Wiener and Farrell want an economic report, which makes little sense on a 45-day interim-controls issue. But the other huge question is how many blue-collar jobs a moratorium might save
By Tim Redmond
MAY 12, 2015 – Sups. Scott Wiener and Mark Farrell threw a new twist into the debate over a moratorium on luxury housing in the Mission yesterday by demanding that the proposal be sent to the city’s economist for a full analysis.
Wiener told me last night that he and Farrell would make the request at today’s board meeting.
The request, Wiener said, isn’t designed to delay consideration of the measure: “It will be several weeks before the interim controls come before us so the city economist will produce a report by then.”
But clearly opponents of the moratorium want to use a report as evidence that any delay in market-rate housing will lead to higher prices.
“Supervisors Wiener and Farrell are asking for a report on the issue, but they have already come out against this legislation,” Campos told me.
Campos said that the city’s economist, Ted Egan, already told him that a 45-day halt in housing development won’t have any significant impact on the city’s economy and doesn’t need a report.
If the moratorium is extended longer – as long, potentially, as two years – it would trigger a report. “And we’ve already asked for that to happen,” Campos said.
There’s another element to this issue that hasn’t been on anyone’s radar – and maybe it’s something that ought to be included in the economic impact report. The SF Business Times, linked above, has a really nice little slideshow that shows all of the 15 projects that will be impacted by the moratorium.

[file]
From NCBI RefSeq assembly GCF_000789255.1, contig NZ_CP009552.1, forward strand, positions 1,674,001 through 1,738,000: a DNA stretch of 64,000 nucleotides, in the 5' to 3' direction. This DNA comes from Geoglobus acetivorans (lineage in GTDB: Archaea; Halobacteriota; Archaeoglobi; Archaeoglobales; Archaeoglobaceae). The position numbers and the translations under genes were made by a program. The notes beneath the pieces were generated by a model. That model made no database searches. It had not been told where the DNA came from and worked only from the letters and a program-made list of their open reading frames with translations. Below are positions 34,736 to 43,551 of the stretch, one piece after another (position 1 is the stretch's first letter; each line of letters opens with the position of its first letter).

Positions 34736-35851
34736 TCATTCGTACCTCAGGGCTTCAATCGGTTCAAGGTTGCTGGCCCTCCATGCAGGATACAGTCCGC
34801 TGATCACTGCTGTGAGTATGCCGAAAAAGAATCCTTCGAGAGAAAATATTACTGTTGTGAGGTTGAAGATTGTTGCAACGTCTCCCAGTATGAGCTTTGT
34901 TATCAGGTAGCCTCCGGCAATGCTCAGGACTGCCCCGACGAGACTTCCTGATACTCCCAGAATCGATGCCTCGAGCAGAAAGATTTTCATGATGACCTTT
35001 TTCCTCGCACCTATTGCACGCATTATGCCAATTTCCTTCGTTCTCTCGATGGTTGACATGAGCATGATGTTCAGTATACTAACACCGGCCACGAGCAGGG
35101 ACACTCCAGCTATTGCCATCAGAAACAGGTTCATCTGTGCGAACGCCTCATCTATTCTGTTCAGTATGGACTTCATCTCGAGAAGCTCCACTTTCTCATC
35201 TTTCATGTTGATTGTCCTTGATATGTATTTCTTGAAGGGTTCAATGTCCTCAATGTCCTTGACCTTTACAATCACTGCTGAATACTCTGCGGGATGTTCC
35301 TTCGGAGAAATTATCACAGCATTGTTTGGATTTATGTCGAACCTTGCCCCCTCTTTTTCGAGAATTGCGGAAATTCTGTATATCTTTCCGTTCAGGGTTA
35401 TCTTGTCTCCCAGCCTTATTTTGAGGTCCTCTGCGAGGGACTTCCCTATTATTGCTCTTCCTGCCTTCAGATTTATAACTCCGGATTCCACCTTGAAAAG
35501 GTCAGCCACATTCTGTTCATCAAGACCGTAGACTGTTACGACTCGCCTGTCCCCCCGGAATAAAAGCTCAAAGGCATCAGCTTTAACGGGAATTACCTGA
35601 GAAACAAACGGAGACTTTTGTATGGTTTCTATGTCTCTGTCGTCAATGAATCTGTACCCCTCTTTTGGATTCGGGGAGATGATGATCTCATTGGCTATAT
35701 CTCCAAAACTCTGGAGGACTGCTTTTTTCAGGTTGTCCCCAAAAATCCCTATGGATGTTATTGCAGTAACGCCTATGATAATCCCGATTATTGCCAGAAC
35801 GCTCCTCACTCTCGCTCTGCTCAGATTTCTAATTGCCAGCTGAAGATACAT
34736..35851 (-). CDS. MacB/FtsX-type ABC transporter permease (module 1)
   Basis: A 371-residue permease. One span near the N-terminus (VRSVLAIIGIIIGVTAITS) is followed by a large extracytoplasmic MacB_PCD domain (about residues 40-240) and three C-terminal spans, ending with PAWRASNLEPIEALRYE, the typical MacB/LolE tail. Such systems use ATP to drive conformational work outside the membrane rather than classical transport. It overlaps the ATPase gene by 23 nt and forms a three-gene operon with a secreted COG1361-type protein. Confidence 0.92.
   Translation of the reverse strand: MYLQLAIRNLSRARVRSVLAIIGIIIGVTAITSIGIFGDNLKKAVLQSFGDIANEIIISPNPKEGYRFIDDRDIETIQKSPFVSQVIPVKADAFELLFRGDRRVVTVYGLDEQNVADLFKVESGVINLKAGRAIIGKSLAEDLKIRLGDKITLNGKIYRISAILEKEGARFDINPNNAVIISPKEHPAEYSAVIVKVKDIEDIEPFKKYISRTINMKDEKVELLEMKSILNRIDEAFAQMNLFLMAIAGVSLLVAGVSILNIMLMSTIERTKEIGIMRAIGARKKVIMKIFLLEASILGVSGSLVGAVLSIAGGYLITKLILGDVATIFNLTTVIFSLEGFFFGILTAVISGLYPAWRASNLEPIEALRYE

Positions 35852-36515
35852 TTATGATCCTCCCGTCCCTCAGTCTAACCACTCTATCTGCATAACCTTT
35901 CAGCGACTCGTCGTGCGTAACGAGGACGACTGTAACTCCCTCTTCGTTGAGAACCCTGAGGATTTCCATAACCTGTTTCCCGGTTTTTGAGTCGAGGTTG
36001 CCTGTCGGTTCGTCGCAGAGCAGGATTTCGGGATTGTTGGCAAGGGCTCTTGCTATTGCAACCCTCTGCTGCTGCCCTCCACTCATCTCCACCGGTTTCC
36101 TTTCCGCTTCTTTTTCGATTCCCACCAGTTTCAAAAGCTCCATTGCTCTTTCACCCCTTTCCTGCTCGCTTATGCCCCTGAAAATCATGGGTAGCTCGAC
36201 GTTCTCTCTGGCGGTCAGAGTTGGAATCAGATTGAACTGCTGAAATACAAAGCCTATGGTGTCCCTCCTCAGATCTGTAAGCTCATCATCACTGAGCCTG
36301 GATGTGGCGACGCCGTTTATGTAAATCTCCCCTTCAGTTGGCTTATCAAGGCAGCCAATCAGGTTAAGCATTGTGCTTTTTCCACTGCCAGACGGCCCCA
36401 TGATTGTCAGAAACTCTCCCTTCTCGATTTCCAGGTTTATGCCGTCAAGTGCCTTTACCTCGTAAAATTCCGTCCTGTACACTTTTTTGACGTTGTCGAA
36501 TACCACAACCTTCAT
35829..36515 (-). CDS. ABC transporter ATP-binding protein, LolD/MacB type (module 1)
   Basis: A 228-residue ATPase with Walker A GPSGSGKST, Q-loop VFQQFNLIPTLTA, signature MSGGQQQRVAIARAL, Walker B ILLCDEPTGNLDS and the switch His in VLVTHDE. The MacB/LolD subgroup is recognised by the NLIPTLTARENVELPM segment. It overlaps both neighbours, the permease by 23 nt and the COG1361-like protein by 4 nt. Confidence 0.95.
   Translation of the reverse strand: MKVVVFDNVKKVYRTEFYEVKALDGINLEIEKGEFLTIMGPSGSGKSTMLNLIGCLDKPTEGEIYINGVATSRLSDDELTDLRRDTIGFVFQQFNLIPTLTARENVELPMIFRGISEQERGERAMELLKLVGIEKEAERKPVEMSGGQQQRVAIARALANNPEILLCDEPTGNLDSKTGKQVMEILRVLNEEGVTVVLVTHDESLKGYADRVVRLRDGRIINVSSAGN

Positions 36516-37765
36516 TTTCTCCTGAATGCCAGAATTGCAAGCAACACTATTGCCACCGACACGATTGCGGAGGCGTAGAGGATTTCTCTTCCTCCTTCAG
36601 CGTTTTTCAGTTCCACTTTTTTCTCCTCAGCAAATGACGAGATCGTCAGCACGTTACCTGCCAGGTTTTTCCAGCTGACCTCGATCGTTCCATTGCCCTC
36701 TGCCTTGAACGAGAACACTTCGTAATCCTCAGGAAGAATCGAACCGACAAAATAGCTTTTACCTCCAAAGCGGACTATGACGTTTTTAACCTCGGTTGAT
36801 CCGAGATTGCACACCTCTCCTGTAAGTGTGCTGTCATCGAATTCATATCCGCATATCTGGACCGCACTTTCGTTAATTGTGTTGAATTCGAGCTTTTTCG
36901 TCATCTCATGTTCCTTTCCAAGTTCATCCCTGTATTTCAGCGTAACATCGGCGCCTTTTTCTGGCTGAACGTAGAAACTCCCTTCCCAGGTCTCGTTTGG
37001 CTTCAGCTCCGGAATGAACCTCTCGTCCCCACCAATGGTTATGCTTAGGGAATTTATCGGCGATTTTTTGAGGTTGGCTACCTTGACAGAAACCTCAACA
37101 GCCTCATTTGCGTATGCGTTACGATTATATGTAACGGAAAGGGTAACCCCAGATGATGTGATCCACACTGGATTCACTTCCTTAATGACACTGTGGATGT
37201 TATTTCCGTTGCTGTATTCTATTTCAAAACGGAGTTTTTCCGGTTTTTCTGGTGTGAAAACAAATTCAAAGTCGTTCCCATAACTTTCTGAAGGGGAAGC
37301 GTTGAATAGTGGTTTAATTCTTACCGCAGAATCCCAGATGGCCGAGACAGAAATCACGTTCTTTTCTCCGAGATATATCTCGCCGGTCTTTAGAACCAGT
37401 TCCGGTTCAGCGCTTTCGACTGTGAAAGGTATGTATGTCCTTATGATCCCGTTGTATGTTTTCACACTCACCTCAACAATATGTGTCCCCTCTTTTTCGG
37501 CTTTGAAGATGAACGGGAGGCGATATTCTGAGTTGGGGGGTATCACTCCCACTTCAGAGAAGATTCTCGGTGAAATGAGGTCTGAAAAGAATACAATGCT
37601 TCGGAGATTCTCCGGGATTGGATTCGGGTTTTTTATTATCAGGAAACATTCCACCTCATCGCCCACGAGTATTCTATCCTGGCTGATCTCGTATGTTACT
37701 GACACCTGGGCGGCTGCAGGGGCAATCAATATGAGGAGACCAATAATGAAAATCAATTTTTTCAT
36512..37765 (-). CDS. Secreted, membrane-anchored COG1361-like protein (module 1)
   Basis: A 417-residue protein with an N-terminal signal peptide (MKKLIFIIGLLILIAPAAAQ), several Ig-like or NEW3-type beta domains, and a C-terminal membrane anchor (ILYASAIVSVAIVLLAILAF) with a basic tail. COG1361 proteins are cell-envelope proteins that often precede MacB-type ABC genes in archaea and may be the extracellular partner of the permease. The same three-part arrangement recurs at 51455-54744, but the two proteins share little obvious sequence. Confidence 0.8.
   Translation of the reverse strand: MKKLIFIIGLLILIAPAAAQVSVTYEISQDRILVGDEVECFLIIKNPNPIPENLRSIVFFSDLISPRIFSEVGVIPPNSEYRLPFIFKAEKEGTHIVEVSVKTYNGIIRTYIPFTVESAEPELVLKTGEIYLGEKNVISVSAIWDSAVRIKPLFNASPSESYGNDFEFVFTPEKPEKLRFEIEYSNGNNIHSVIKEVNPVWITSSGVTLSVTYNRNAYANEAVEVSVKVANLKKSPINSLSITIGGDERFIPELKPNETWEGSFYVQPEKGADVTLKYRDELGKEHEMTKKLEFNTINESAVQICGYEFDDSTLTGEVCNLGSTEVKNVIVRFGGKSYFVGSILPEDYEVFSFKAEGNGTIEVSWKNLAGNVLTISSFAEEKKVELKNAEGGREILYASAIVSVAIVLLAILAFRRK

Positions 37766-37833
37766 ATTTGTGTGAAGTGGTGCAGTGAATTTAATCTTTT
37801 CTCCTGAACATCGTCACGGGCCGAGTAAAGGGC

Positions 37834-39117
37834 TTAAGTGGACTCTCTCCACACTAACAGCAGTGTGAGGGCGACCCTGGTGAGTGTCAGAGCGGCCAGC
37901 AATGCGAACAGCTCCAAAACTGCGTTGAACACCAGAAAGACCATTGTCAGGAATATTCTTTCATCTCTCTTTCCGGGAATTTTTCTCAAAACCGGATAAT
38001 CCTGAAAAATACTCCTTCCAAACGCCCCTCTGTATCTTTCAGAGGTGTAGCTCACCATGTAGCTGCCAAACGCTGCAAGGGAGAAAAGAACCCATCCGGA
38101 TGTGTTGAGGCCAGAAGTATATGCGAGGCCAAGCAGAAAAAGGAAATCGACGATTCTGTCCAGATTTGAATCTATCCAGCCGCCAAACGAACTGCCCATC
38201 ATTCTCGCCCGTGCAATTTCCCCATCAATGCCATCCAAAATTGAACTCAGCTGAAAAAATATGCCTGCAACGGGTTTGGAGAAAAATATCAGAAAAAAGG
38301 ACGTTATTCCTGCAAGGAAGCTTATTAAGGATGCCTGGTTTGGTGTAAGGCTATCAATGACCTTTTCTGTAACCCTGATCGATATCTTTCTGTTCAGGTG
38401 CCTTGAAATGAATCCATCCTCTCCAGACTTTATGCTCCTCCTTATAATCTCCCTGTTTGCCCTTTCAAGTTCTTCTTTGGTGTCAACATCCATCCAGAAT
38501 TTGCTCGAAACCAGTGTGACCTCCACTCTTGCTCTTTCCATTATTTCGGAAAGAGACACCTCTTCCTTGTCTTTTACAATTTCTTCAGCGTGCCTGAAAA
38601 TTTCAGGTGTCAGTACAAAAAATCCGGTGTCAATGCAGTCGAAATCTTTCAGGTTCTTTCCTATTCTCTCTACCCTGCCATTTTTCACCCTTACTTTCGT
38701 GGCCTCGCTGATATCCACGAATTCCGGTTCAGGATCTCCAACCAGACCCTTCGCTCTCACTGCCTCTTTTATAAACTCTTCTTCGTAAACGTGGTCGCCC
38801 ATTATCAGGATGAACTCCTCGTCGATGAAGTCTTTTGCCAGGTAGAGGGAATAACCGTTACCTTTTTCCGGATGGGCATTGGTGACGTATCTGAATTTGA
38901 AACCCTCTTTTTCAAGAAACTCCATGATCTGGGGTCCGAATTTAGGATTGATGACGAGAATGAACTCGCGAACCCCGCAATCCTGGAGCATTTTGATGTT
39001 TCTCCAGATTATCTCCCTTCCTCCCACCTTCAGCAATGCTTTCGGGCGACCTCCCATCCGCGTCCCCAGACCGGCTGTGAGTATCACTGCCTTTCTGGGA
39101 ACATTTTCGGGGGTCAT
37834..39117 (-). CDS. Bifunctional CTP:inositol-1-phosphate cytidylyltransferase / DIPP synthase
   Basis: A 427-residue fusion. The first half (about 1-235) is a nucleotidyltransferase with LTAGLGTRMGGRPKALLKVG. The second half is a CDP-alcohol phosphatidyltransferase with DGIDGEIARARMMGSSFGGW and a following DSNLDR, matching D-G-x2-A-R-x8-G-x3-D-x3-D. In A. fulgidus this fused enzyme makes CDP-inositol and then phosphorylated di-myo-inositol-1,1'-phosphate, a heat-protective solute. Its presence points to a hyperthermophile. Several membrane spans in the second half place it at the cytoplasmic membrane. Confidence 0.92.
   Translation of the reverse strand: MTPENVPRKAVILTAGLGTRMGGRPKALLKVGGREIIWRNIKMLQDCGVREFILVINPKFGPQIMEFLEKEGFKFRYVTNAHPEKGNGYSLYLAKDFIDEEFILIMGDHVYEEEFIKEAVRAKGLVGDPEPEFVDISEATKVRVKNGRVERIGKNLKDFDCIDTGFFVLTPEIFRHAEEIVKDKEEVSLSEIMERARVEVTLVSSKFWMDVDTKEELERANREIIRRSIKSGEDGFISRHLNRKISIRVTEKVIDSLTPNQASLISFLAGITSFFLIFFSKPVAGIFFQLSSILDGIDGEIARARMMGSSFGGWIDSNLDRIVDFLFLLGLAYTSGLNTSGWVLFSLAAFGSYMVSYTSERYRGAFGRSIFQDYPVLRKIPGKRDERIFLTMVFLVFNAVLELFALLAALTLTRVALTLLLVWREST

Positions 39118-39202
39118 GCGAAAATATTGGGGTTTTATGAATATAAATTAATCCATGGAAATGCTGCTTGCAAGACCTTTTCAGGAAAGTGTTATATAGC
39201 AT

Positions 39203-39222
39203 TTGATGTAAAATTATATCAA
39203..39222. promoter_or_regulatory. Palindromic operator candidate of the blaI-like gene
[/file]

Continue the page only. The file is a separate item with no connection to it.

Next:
And guess what? By my count, at least 12 of the 15 involve demolishing a building currently used for production, distribution, or repair – PDR – plannerese for places that offer blue-collar jobs.
It’s a longtime city policy to try to protect PDR uses, although the Eastern Neighborhoods Plan threw a lot of PDR under the bus. What Campos and a lot of Mission activists want is to amend that plan to address current realities in the Mission – and part of that might include an acknowledgement that not only does luxury housing drive up housing costs, it drives out jobs.
The mayor talks all the time about the need for jobs. But all this housing development threatens local jobs – ones that don’t typically require a degree in engineering or an MBA. The workers probably include Mission residents who could be losing not only their housing but their jobs, too.
Is that an economic issue? One would think so.
When it comes to the housing problem, Egan has reported in the past that it take more than 100,000 new housing units to have an appreciable impact on affordability in San Francisco.
But he also tends to say, in the rather simplistic line, that more supply puts “downward pressure” on costs.
That’s not supported by evidence. But it sounds good: Gee, we all learn in Econ 101 that increased supply of a product translates into lower prices.
Except, of course, that the San Francisco housing market is so unusual and irregular that none of the normal rules apply.
And, as Campos and his allies have pointed out, when you build luxury housing to replace, say, warehouses, you drive up land prices. Which makes it impossible for PRD, small local businesses to thrive and attracts chain stores and very high-end retail and restaurants.
Let’s see if Ted Egan can get all of that in his report.
Campos wants the matter to come before the full board as a Committee of the Whole. There are two ways that can happen – either the board president, on her own authority, can order it, or the full board with six votes can ensure that every supervisor will be hearing this issue.
Campos told me he had asked Board President London Breed to extent him that courtesy, and she declined. “We have asked her to reconsider,” he said. “If she refuses to do that, we will ask for full board consideration.”